Leaning tower of Lucknow

Leaning tower of Lucknow

Heritage hues

Standing tall Satkhanda, a heritage monument in Lucknow, built in 1837, is a symbol of the love of King Mohammad Ali Shah for his daughter. PHOTO BY Sanjay Pandey

Though it has been subject to vandalism and is in ruins today, it still retains its old splendour and is visited by a large number of tourists.

Mohammad Ali Shah, the third king of Oudh (Awadh), who started its construction almost 170 years back, wanted it to be the tallest structure in the world and look like a medieval painting of the Tower of Babel or the Leaning Tower of Pisa, as he had heard a lot about them from the visitors to his court from abroad.

The Awadh historians say that the nawab, who was very impressed with Greek architecture, also wanted the structure to be the ‘Eighth wonder of the world’.

It was said to be originally visualised as a place from where the king could have a bird’s eye view of the city of Lucknow.

Strangely there are varied records about the number of storeys in the building. While some say that it was originally planned as a seven-storeyed building, there are others who mention about a nine-storeyed structure and some even claim a six-storeyed structure.

Some experts opine that the nawab had actually planned ‘Naumachia’ (nine-storeyed building) and not ‘Satkhanda’. Ram Sakai, a writer of Awadh history, has mentioned about ‘Naumachia’.

Abdul Halim Sharar, another writer, in his book, says that five storeys of the building was completed when the king died, but a majority of writers and historians refer to the monument as ‘Satkhanda’ only.

Some say that the king had the building constructed so that he could sight the moon that signals the celebration of eid.

Mohammad Ali Shah, immediately after his ascendance to the throne of Oudh, focused his attention on the beautification of the city. He gave funds for the construction of the Lucknow-Kanpur road over the canal and appointed a British engineer to oversee its construction.

The king also constructed the ‘chota  imambara’ (an imposing monument built to serve as his own mausoleum). The chandeliers to decorate the interior part of the building was brought from Belgium, reflecting the king’s love for European designs.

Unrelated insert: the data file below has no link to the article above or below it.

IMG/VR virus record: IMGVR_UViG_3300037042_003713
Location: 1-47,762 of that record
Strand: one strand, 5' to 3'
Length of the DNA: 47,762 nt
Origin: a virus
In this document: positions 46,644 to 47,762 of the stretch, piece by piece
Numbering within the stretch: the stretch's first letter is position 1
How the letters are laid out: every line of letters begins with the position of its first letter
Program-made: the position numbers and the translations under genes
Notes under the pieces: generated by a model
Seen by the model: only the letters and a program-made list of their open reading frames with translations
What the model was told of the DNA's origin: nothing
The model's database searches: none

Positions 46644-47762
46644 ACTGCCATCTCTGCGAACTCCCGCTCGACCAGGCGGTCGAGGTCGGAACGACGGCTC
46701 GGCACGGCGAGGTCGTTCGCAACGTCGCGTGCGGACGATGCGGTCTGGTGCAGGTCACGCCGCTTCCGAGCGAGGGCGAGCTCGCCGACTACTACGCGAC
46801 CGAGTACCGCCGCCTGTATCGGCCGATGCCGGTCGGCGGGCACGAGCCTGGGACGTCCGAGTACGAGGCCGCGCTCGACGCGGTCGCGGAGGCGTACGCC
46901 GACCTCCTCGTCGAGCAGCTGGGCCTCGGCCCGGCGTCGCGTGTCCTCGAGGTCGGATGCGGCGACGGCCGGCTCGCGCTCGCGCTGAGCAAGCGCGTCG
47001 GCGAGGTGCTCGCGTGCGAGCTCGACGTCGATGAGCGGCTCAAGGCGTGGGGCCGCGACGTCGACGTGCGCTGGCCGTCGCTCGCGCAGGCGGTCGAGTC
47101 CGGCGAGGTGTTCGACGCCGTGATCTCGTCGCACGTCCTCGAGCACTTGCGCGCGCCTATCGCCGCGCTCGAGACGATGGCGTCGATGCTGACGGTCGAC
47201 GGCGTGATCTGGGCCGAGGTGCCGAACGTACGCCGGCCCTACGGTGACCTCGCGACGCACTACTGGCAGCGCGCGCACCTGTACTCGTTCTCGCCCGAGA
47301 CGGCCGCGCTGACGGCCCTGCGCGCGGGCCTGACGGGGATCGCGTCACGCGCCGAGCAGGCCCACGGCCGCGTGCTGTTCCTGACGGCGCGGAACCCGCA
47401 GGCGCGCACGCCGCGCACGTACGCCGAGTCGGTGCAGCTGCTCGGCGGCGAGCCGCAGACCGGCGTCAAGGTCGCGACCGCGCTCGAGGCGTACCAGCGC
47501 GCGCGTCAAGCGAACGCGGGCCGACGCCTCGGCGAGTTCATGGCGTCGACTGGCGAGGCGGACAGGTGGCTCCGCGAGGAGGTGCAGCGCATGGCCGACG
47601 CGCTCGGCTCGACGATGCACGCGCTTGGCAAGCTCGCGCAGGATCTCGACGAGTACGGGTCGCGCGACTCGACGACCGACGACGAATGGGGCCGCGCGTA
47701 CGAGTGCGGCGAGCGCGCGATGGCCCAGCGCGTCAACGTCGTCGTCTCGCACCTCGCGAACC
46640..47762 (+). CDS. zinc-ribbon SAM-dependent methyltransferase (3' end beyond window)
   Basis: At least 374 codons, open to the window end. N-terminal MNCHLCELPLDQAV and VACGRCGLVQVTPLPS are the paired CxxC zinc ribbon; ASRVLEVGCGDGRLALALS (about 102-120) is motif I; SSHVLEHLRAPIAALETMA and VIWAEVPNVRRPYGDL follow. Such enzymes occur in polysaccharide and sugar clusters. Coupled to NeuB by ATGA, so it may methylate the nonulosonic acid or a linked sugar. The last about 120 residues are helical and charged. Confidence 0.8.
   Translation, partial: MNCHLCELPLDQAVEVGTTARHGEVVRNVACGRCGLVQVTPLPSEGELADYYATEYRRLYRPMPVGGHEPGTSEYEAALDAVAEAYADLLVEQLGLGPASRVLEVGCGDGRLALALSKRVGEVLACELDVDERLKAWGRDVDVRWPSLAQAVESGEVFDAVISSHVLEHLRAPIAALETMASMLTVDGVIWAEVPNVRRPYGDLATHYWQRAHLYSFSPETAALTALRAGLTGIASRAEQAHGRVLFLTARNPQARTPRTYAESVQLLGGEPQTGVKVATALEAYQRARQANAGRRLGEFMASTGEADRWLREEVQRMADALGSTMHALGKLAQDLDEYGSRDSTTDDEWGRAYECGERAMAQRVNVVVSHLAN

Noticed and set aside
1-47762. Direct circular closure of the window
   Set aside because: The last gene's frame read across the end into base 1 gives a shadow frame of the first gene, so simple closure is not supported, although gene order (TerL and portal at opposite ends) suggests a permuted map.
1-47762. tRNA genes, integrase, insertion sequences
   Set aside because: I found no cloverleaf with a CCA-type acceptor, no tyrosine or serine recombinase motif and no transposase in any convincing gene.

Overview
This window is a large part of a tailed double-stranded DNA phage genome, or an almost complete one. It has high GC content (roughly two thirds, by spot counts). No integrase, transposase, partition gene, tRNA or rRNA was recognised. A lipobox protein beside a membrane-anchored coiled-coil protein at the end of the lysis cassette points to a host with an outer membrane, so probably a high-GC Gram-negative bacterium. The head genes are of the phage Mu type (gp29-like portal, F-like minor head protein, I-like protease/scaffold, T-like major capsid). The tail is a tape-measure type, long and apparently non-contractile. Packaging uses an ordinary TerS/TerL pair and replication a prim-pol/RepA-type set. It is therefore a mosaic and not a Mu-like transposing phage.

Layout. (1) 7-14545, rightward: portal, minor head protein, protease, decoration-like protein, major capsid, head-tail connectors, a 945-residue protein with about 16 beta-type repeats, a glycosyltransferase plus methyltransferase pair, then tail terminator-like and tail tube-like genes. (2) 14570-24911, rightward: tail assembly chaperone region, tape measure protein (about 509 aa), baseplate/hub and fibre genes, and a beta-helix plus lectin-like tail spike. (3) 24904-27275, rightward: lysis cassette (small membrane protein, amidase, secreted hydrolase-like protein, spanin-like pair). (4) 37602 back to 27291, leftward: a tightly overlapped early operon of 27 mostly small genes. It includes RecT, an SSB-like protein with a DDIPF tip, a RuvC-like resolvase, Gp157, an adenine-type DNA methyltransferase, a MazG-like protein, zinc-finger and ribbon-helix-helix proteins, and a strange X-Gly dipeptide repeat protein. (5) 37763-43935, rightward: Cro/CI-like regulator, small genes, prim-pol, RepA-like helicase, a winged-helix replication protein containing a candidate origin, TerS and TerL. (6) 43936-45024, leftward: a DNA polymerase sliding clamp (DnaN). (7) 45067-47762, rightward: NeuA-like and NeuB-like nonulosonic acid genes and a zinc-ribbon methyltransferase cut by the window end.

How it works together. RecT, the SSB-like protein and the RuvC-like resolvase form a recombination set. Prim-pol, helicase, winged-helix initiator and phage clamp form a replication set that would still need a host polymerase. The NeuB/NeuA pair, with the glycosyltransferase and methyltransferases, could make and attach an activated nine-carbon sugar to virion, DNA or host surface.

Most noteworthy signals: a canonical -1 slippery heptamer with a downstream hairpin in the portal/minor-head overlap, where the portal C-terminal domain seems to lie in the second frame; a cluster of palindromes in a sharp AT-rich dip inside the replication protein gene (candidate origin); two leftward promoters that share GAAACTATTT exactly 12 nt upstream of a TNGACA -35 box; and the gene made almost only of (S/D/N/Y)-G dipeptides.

Only four storeys could be completed before the construction had to be stopped following Mohammad Ali Shah’s death in 1842. According to the local belief, the king, an infirm, loved his daughter very much and had constructed the building for her. The daughter, however, died at a tender age. The king could not bear the loss of his dear daughter and he also breathed his last a little later. His untimely death brought the construction of the beautiful building to a halt.

A blend of French and Italian architecture, the circular structure has arches that are examples of Islamic architecture. The Greek influence could be seen in alternate succession in the façade and in the four tiers of the structure that is still in existence today.  The 67-metre tower, that could very well have been the pride of Awadh and a major tourist attraction, is in ruins like many other heritage sites in Lucknow today and may well come down in the near future, unless conservationists and authorities turn their immediate attention towards its restoration.

 “The ‘Satkhanda’ is an important symbol of Awadh’s past glory and it must be restored to its original form. Unfortunately, officials are not sensitive towards such heritage monuments resulting in their decay,’’ said Yorgen Provence, well-known Awadh historian, who has written several books on Awadh culture and history.

The monument has been subject to vandalism and a large portion of the building has already been damaged, owing largely to official apathy and ignorance among the common public.

The Hussainabad and Allied Trust (HAT), that looks after many heritage buildings in Lucknow, has however started a project to protect the monument from further damage and restore it to its old glory. The Trust is also contemplating on posting security guards outside the structure to prevent further vandalism. The Trust officials feel that the co-operation of the locals is a must in this regard.

The renovation work, however, has been moving at a snail’s pace and even as it continues, the defacement of the imposing structure also goes on simultaneously.
The Indian Institute of Technology at Roorkee in Uttarakhand has been entrusted with the job of restoring the structure to its original glory. The authorities say that they will complete the work of renovation soon.

 The grand structure may be a symbol of an unfulfilled dream, but it certainly reflects a glorious past and needs to be preserved.